On the other hand, Pakistan’s worst political conflict was ongoing.
The Pakistan Air Force fought valiantly in such a critical situation and even in these unfavorable conditions and the hawks of Pakistan Air Force also told timeless stories of bravery in this war.
India Turned to Smithereens
Chief of the Indian Air Force Air Marshal PC Lal wrote in his book ‘India-Pakistan Air War’ that “Pakistan Air Force alone destroyed 75 Indian Air Force aircraft in the 22-day war of 1965 and 75 aircraft in the 13-day war of 1971 alone. And nineteen of these aircraft were pulverized on the eastern front, which is a very commendable performance. ”
According to independent sources, the Pakistan Air Force was able to destroy and damage 141 enemy aircraft, the breakdown of which is something like this:
- Canberra Certified Twelve Uncertified Six and Damaged One, bringing the total to 19
- SU7 certified thirty uncertified five while damaged nine making a total of forty-four
- GNAT certified three and the total number also becomes three
- The number of hunters is 33, of which one is uncertified and nine are damaged, making a total of 43
- The MIG21 damaged five and damaged three, bringing the total to eight
- The number of HF24s is five and the number of victims is five
- The number of Mystrere was three and the number of victims was three
- AIP Aircraft Alize MI4 was able to destroy one by one.
India also acknowledged the heavy losses of its SU7 and Hunters.
Now let’s take a look at Pakistan Air Force Squadron No. 14. This was the only squadron of Pakistan Air Force in East Pakistan. The 14th Squadron was deployed. The squadron consisted of training pilots like Squadron Leader Dilawar, Flight Lieutenant Shamsul Haq and Flying Officer Shamshad. This squadron faced 10 squadrons of the Indian Air Force. Squadron 10 consisted of Mig21, Su7 GNAT and Hunters. But the recklessness and bravery with which the Air Force Squadron No. 14 faced the enemy four times more than itself is an example in the history of the Air Force.
Wreaking irreparable damage
The Pakistan-India air war officially started on December 3, where the Indian Ten Squadron launched a barrage of attacks on Pakistan’s only squadron. The Indian Air Force thought that in a maximum of three to four hours they would be able to destroy all the F-86 aircraft of the 14th Squadron, but once again they ended up destroying many of its own aircraft. Squadron 14 destroyed the enemy’s SU7s and Hunters inflicted irreparable damage on MIG21s.
In this air battle, the hawks of Pakistan Air Force told stories of bravery from place to place but the day of December 4, 1971 will always be remembered in the history of Pakistan Air Force.
On this day in Dhaka, two such air forces were facing each other, one of whom had only passion, faith and love of country, while the other was an enemy equipped with modern aircraft.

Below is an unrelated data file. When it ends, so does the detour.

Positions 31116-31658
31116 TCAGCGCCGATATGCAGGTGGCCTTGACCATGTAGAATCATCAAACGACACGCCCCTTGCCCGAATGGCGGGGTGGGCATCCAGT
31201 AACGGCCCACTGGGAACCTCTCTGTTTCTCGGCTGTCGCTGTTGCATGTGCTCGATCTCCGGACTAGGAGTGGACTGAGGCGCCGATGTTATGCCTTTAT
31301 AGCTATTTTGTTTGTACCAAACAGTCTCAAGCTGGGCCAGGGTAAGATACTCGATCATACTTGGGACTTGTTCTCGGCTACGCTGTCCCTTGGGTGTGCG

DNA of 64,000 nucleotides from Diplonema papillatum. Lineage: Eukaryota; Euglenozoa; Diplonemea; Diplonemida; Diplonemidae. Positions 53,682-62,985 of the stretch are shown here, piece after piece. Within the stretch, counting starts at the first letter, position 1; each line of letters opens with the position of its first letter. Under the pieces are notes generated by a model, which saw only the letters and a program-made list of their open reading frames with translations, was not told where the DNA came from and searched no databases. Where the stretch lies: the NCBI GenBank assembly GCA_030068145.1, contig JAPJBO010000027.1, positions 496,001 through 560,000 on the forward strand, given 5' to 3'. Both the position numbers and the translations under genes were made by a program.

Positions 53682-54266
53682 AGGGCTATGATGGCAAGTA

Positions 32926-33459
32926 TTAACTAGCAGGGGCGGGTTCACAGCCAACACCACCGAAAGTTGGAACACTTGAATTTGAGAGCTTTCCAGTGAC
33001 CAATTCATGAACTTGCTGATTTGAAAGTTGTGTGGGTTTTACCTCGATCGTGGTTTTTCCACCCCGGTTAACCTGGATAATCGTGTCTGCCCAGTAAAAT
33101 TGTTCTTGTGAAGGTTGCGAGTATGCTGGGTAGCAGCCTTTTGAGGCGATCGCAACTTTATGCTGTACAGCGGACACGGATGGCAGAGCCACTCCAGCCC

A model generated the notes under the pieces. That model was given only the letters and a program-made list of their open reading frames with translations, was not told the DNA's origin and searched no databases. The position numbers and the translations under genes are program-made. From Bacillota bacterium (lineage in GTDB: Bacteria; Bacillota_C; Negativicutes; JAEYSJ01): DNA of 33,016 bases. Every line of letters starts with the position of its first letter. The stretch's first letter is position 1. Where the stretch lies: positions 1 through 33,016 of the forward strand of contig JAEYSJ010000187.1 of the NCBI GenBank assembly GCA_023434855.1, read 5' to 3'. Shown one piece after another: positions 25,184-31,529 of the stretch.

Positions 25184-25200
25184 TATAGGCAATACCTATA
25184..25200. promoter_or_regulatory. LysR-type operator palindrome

A handful of Pakistan Air Force veterans fought valiantly and retaliated against a force four times greater than their own and kept the flag of the country high. On that day, the Indian Air Force was able to fly 128 missions in Dhaka alone.
December 4 will be incomplete without mention of Flight Lieutenant Saeed Afzal.
Named Sitara-e-Jurat, the renowned Pakistan Air Force pilot was born on July 7, 1948, to a military family in Attock.
Flight Lieutenant Saeed Afzal (Martyr) joined PAF Academy Risalpur in 1966 and graduated on June 30, 1968 as a Fighter Pilot. After completing the Fighter Conversion Course, he was assigned to the No. 18 Squadron.
During the Pak-India tensions, Saeed was posted to the 14th Squadron in Dhaka where he narrated a wonderful story of bravery which will always be remembered.
On December 4, 1971, as the No. 2 formation of F-86 aircraft, Flight Lieutenant Saeed Afzal fought alone with four Indian Hunter aircraft and shot down one aircraft. Meanwhile, four more Indian Air Force Hunter aircraft joined the fight.
Due to his aviation skills and heroism, Flight Lieutenant Saeed Afzal managed to deter India from attacking Dhaka Airfield and continued to compete with the best of his aircraft. But in the end, they were targeted by the Indian hunter. His last words were, “My plane has hit and I’m jumping.”
Flight Lieutenant Saeed Afzal managed to jump safely but unfortunately the rescue helicopter found only his parachute and since then he has been declared as “Missing in Action”. He was awarded the Star of Courage for his courage, perseverance and sense of duty.
This fierce battle in the air continued till December 8, even though the Air Force had to suspend its activities due to the non-maintenance of the airfield.
It may be mentioned here that in 1965 Pakistan Air Force flew a total of 2,364 missions with an average of 107 missions a day whereas in 1971 a total of 3,027 flights were flown with an average of 201 flights a day.
In hindsight, in this unilateral war of December 1971, the Pakistan Air Force severely damaged 144 aircraft of the Indian Air Force. If Pakistan had tried to strengthen its defense, the country might not have had to suffer the stigma of East Pakistan.